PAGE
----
Wedding Planning 101: Save the Date Cards
There’s a ring on your finger, a groom on your arm, and a date in the books! The next few months will be a whirlwind as you begin finessing all the details of your special day, from flowers to cake to accommodations to honeymoon… but, if you’d like guests to actually attend your wedding, one of the first things you should put your mind to is your Save the Date! Here are a few key points to consider when ordering your Save the Date cards:
First Impression. This really will be the first thing that your guests see regarding your wedding. This means that as fun and wacky your Halloween picture is of you two dressed up as a hotdog and hamburger, this probably isn’t the best choice for your save the date. If you’re including a photograph, this may be the first picture some people are seeing of your spouse-to-be! And of course, a Save the Date doesn’t need to have a photo at all if you don’t have one you love— we’ve letterpressed many gorgeous save the dates as an elegant first impression.
Visually Cohesive. You want your save the date to feel like it belongs with your other printed pieces. If you’re having a formal, elegant wedding, you may want to consider choosing a more formal save the date design. Better yet, when we work with a bride, we start with the invitation and then work backwards towards the save the date. After the bride has selected fonts and styling for the invitation itself (the main event!), we then apply those same character traits to the save the date, with varying details, and print that piece first. It is important that all of your printed pieces look like they are part of the same ‘family’ and coordinate well together.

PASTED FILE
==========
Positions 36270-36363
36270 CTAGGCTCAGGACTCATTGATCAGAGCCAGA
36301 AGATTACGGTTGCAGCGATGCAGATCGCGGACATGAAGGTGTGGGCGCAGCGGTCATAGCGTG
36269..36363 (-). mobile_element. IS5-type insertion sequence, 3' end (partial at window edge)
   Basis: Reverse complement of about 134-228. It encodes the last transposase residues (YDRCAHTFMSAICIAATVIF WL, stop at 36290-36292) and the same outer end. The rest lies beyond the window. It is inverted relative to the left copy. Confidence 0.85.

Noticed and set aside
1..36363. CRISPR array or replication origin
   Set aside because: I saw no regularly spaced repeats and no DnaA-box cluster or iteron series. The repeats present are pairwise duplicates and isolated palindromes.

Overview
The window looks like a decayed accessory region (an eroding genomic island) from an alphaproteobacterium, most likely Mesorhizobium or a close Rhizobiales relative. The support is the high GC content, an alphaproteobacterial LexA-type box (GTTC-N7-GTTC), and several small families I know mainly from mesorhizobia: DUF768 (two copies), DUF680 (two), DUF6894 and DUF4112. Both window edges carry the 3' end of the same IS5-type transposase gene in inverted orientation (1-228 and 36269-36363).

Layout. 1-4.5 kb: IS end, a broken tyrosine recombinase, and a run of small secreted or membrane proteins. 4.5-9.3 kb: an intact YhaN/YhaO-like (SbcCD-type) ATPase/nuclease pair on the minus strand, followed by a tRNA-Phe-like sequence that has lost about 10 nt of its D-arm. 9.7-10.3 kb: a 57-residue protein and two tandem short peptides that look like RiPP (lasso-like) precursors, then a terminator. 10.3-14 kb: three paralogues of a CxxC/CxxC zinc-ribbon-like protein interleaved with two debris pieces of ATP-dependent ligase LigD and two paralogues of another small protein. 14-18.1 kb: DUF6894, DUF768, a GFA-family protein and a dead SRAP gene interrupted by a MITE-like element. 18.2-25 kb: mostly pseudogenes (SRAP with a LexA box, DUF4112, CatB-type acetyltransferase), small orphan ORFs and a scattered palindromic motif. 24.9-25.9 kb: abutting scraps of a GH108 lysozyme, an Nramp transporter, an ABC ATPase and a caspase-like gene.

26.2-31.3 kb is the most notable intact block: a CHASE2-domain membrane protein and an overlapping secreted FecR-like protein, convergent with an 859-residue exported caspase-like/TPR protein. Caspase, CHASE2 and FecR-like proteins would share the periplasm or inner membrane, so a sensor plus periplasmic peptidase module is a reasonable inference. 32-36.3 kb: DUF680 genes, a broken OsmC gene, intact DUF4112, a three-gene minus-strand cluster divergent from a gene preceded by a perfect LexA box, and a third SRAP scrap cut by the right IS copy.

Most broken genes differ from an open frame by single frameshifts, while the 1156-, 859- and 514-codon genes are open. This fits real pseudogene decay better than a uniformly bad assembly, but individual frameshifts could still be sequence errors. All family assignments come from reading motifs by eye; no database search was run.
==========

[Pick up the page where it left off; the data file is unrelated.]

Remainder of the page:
Time Frame. The general rule for time-frame on save the date mailing is 5-months to 1 year prior to the wedding. However, traditional wedding invitation mailing etiquette dictates that the invitations mail drop 6-8 weeks prior to the wedding. This means that if you’re mailing the save the date 5 months prior to the event, you’re then mailing the invitation just a few months later. Personally, I like when save the dates are mailed 6-7 months prior to the wedding. This gives guests ample time to make travel arrangements and book hotel rooms if necessary, but doesn’t feel too close to the invitation mailing date, either.
Content. The save the date typically includes the bride and groom’s names, the date of the wedding, and the city and state of the wedding. You don’t need to mention time or specific venue until the wedding invitation. Also, this is a great place to put a wedding website if you have one and even accommodation information if many people will be traveling. The more information you can give people, the less you’ll be fielding questions from guests! One hard and fast etiquette rule: don’t put your registry information anywhere except your wedding website and shower invitations. Don’t print it on the save the date, rather, direct people to the website where they can glean all of the information they’ll need to know, including registry.
Congratulations! It is definitely time to get started!
Sarah from The Happy Envelope